(Carson, CA) – With the passing of Assembly Bill 829, California State University, Dominguez Hills (CSUDH) will become the first public university in Southern California to offer a Doctorate of Occupational Therapy (OTD).
Passed by the California Legislature on Aug. 15 and signed by Governor Gavin Newsom on Aug. 30, AB 829 grants the California State University (CSU) system the authority to develop OTD programs on its campuses. Along with CSUDH, San Jose State University has also been approved by the CSU to create an OTD program. The two universities are currently the only CSU campuses to offer master’s degrees in the booming field.
“The Legislature appropriately recognized and supported the critical need for more well-trained and job-ready providers ready to practice occupational therapy in California,” said CSUDH President Thomas A. Parham. “California State University, Dominguez Hills already offers a top-tier master’s program in OT that is highly respected, and the fact that we are the only public university in the region with the faculty knowledge and experience ready to launch a comprehensive Doctor of Occupational Therapy program that is affordable for all of Southern California’s citizens, is both a tremendous point of pride and distinction for our campus, and a great reflection of what the CSU has to offer.”
Occupational therapy is the only profession that helps individuals, particularly those with mobility issues, maintain a level of independence and ability to participate in the daily activities that are meaningful to them. According to the American Occupational Therapy Association, common interventions include helping children with disabilities to participate fully in school and social situations, assisting people recovering from injuries to regain skills, and providing support for older adults experiencing physical and cognitive changes.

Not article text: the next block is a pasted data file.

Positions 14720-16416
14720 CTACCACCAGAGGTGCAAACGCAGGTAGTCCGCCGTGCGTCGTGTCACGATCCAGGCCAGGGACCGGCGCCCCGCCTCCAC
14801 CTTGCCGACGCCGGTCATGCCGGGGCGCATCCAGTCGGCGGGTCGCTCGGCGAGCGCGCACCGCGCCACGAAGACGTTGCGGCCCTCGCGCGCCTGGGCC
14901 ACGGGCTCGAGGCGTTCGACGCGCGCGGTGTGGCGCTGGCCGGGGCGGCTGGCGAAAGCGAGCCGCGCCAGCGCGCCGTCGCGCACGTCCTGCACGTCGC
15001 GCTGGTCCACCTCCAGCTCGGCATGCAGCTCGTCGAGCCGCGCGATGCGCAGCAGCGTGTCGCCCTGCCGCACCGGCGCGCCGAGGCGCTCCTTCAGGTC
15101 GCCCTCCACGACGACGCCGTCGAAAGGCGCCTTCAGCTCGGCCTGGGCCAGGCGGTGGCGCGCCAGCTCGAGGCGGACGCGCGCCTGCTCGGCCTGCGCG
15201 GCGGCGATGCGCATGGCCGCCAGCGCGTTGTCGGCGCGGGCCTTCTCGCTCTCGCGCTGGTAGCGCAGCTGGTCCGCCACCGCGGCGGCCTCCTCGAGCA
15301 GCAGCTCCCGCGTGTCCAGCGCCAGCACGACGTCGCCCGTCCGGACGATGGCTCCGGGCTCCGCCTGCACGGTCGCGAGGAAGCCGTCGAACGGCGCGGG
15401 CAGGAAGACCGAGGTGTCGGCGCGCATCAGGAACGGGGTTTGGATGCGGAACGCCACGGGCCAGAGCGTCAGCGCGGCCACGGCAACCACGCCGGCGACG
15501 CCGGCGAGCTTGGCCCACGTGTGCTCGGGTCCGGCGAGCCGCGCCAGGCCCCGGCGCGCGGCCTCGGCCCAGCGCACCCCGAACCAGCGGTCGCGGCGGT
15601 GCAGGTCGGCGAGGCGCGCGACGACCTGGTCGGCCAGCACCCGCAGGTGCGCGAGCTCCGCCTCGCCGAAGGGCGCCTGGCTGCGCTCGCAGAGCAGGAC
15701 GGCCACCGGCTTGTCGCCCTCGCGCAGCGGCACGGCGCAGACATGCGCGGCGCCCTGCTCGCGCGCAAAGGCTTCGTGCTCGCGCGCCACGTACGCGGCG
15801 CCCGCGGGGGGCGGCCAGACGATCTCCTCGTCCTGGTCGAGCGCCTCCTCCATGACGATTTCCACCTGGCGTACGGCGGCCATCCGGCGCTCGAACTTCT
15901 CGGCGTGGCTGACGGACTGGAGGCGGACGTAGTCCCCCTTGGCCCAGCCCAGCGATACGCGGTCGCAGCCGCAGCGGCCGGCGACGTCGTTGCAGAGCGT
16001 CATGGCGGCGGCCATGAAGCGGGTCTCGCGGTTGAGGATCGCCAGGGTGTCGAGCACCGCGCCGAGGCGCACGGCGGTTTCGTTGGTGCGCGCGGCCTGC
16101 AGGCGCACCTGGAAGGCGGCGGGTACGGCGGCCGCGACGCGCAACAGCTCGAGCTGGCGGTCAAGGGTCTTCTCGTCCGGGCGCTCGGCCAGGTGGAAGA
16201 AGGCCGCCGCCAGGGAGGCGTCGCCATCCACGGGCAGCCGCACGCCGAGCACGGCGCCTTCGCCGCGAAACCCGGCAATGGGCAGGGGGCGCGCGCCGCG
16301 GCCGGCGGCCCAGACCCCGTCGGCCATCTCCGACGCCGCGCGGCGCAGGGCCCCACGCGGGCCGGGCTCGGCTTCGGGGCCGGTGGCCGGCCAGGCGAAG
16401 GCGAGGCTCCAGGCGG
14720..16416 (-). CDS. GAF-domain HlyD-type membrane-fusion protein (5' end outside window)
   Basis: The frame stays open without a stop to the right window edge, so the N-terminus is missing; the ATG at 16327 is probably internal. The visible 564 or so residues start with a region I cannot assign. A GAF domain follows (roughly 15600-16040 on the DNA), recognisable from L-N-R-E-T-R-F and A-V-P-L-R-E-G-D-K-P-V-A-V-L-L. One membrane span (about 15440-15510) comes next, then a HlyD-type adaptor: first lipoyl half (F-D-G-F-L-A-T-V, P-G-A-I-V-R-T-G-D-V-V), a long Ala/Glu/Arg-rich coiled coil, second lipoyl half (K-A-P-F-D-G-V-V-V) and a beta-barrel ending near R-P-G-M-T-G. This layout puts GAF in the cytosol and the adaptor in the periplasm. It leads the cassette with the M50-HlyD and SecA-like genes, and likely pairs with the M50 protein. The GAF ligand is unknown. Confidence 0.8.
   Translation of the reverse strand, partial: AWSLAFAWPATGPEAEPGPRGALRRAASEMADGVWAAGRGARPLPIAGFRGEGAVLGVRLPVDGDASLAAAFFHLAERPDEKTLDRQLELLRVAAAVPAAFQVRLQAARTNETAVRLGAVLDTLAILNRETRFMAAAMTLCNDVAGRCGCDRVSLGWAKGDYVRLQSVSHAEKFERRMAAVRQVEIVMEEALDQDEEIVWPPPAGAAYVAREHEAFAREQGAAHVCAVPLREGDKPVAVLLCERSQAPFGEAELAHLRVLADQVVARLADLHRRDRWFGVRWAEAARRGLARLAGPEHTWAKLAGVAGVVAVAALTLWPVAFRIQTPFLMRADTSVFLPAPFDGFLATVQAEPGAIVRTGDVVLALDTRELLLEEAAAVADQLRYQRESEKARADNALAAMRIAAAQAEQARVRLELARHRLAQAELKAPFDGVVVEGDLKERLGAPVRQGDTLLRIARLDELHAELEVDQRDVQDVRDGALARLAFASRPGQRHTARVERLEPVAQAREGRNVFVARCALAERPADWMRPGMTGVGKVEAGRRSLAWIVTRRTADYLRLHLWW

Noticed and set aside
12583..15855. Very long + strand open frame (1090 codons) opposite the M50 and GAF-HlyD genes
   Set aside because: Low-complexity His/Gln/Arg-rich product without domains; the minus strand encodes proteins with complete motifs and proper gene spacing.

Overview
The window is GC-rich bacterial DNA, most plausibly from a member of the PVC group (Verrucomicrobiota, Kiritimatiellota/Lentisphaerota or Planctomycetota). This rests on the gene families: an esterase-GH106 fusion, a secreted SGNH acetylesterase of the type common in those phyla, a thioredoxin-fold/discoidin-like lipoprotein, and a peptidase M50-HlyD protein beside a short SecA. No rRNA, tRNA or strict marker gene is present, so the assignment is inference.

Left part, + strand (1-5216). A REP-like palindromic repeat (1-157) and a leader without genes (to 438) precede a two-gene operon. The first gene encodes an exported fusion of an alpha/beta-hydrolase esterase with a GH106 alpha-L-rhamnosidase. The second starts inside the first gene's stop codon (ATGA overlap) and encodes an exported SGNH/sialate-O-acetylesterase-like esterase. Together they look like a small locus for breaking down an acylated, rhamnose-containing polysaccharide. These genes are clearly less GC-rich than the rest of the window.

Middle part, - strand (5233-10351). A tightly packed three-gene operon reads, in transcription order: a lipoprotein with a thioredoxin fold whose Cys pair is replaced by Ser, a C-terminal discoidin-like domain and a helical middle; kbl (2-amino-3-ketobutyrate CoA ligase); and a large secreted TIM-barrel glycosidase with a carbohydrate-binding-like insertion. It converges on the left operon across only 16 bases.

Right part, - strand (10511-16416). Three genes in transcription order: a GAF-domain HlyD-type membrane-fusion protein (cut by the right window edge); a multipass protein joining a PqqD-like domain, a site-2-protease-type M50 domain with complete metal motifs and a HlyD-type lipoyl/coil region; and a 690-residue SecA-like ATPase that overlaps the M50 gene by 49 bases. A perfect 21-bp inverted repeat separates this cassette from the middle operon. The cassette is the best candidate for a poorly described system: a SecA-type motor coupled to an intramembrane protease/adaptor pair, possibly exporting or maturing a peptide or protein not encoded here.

CSUDH’s’ Master of Science in Occupational Therapy program (MSOT) has been offered since 2004 and is the only one of its kind offered at a public university in Southern California. The program’s graduates boast a 100 percent pass rate on the national board exam.
“We are very proud to offer a public path to a career in this important healthcare field. This doctorate program will enable us to continue the great success of our master’s-level program, and help meet the workforce demand for doctorate-level education and specialization,” said Terry Peralta-Catipon, chair of the OT department at CSUDH. “We believe that the healthcare workforce should reflect our population. That’s why an affordable public degree is so important, not just for our students, but for our state.”
The National Board of Certification in Occupational Therapy notes that California has 12 percent of the U.S. population, but just 8 percent of the occupational therapists. However, the shortage has resulted in robust employment opportunities and salaries for those entering the state’s OT workforce. More than 95 percent of the university’s master’s students are employed as occupational therapists within six months of graduation.
It is anticipated that the OTD program will launch in the next few years. Its curriculum will feature several concentrations: clinical practice expertise (adult physical rehabilitation, mental health, and pediatric and school-based practice); research and education; and leadership and advocacy.
“We anticipate that the doctorate-level degree would continue to bring significant cost savings to our students. They deserve it – as some of the most sought-after professionals in the field,” said Peralta-Catipon.